Album Review of
Horseshoes & Hand Grenades

Written by Joe Ross
April 20, 2015 - 12:00am EDT
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If you know what's best for you on a Saturday night, then you'll pick up a copy of "Horseshoes & Hand Grenades," for a driving set of Summar's rockin' country music. Actually, he calls it "farm rock," a convergence of Chuck Berry and George Jones. Full of grit, Trent incorporates strong rhythmic intensity as the foundation for his striking stories and just plain ol' fun rowdiness. The elements all lend perfectly to our listening amusement. They hit the ground with a steady gallop from the first song to the last, even with the brief eccentric punk/grunge moments in "He Stopped Loving Her Today" that will either get you frowning or smiling depending on how open-minded you are to the boys having a little fun with the country classic. 

I haven't heard Summar's earlier albums but understand that they brought plenty of airplay, gig and tour offers. Summar landed him a showcase on the Grand Ole Opry. Produced by Rand Bishop, "Horseshoes & Hand Grenades" further indulges us with some eclectic alt-country instrumentalists and background vocalists. Remember the Ozark Mountain Daredevils with their blend of country rock, bluegrass, and southern boogie? Bassman/vocalist Michael "Supe" Granda was a founding member of that group. And the 1980s Atlanta-based Georgia Satellites with their Stones-like guitar grunge? Guitarist/vocalist Dan Baird was a key member of that enjoyable band. Steel guitarist Gary Morse is a regular with Brooks & Dunn. Other experienced musicians in The New Row Mob include Dave Kennedy (drums), Ken McMahan (guitar), and a host of others who appear to a lesser degree on the CD. Mike Webb's piano and B-3 organ are noteworthy.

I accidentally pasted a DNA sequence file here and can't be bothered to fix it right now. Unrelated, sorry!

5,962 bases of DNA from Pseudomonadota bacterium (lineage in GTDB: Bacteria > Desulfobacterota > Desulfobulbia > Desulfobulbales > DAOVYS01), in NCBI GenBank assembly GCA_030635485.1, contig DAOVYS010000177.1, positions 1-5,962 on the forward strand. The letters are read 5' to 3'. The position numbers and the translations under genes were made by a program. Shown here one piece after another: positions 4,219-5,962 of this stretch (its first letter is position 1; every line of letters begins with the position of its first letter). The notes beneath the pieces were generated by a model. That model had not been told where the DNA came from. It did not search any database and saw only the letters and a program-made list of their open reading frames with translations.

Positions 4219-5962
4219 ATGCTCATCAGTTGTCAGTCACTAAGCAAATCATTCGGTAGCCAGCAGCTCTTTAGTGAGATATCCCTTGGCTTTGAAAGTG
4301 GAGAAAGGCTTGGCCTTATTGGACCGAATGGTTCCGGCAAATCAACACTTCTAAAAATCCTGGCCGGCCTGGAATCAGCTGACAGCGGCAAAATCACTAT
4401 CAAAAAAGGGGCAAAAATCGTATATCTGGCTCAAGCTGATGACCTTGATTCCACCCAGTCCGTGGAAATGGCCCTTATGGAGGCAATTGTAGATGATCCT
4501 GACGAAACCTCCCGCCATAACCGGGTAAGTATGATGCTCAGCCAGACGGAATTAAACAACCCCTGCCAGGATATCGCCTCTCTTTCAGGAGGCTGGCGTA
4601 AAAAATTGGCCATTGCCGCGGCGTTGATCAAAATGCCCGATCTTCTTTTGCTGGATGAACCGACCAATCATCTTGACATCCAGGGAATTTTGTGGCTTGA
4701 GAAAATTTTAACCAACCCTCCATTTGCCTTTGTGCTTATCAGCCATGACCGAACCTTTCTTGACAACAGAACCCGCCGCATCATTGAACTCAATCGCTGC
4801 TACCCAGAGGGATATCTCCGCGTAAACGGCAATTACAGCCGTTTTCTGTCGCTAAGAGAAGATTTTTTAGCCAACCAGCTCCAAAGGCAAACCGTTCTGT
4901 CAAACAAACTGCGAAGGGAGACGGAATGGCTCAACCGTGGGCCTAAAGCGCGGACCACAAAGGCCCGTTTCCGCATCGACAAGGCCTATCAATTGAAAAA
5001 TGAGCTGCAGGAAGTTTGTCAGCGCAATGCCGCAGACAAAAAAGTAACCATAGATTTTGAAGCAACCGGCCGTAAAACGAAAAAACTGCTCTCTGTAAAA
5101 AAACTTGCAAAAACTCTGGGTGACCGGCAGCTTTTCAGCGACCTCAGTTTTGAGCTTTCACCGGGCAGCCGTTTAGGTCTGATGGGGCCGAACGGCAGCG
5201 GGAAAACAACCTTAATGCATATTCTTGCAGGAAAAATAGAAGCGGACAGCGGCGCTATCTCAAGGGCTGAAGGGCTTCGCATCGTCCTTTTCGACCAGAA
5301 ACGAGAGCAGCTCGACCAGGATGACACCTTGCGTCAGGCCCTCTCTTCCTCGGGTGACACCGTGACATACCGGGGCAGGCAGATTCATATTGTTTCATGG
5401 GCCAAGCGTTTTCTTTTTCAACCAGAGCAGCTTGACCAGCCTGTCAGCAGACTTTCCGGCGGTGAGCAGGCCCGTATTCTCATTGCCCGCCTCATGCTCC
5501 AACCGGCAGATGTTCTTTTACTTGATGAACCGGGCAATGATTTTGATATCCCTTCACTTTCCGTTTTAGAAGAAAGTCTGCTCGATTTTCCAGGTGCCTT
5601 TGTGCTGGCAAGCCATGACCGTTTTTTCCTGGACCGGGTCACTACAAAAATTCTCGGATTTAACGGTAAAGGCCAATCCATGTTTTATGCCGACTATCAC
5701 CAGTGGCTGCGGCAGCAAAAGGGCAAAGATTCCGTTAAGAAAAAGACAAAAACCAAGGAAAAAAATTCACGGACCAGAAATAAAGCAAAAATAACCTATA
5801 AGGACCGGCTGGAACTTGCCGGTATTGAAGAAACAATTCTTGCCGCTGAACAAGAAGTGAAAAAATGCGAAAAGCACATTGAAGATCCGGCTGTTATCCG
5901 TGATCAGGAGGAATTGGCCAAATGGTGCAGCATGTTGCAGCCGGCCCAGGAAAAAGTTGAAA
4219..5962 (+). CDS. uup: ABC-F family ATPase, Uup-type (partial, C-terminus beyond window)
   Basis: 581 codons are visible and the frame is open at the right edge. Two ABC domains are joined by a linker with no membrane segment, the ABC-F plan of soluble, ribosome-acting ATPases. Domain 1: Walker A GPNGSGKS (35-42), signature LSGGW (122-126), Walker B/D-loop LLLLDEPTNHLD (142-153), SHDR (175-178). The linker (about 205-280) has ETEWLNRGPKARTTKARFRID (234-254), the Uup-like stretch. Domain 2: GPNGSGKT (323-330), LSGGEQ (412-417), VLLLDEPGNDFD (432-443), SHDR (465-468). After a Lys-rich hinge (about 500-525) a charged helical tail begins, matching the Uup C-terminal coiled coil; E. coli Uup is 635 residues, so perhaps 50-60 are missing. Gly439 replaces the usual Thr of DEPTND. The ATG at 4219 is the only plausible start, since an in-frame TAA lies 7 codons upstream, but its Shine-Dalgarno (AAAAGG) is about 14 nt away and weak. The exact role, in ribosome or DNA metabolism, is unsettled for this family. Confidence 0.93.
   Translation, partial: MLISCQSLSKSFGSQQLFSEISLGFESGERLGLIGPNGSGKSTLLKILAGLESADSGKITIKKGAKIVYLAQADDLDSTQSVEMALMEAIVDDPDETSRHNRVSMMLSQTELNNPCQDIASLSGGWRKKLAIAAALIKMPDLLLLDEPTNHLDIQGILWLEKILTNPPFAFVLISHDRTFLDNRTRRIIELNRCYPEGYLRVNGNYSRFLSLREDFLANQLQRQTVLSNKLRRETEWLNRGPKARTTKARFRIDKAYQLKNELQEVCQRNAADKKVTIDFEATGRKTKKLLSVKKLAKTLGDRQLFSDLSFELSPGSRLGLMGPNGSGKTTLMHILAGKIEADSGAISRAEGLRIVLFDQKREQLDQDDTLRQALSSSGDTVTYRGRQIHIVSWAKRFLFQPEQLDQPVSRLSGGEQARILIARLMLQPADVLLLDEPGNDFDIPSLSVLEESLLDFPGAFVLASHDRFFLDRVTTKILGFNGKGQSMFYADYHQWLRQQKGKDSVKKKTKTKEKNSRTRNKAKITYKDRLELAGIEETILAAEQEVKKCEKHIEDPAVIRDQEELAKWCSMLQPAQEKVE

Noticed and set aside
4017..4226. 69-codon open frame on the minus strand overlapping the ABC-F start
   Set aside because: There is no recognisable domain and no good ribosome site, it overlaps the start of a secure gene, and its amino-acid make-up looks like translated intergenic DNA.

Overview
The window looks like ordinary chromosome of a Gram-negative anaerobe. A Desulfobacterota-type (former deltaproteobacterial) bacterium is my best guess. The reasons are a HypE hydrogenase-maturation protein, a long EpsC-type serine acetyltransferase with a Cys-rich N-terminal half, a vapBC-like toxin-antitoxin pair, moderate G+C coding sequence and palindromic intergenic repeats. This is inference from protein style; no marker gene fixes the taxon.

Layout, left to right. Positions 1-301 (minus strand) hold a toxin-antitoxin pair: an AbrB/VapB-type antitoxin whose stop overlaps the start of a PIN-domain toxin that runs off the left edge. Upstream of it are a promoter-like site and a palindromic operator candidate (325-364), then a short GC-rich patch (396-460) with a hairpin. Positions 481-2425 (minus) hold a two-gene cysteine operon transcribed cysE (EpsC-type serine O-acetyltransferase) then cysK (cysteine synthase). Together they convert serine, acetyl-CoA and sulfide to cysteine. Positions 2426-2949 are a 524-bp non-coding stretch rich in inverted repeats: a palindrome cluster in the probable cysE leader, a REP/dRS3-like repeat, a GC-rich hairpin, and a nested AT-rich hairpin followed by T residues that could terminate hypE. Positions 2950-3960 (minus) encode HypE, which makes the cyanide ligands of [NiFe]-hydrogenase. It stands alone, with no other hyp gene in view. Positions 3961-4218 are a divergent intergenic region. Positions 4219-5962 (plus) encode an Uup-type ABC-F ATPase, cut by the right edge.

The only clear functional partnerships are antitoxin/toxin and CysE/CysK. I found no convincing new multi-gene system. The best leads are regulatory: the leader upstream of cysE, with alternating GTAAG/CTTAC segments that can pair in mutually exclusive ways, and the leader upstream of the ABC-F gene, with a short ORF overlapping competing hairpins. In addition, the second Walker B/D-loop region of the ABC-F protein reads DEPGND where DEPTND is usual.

Besides those collaborations with other Nashville-based writers, a number of the musicians on the album co-wrote many of these songs with Summar. And you may have already heard some of the songs covered by others like Billy Currington ("She Knows What to Do With a Saturday Night"), Gary Allan ("Guys Like Me"), and Jack Ingram ("Love You"). That's a feather is Summar's cap for other up-and-coming singers to acknowledge the sturdiness of Trent's material. Without being too disparaging, I found the similarity of the beat in a few of the songs to create a modicum of banality. But, for the most part, the set progresses as a successful, raucous journey from beginning to end.

Reminiscent of the Bakersfield sound, the country rock-infused groove and clever lines convey some deliriously fun messages. Some other catchy hooks, and even some rustic bluegrass flavorings, are found in songs like "Hayride," "Pink John Deere," and "Girl From Tennessee." Hitting you like an express train, "Louisiana Nashville Line" is full of steam. In "Guys Like Me," Trent sings "It's hard to find a place to play my guitar, they're trying to put an end to guys like me" and "I'd like to find a place where love surrounds me ... where you can land your dreams on solid ground." I'd say this album will fetch him plenty of fame and gigs. Trent's well on his way to landing his golden dreams on solid ground. (Joe Ross)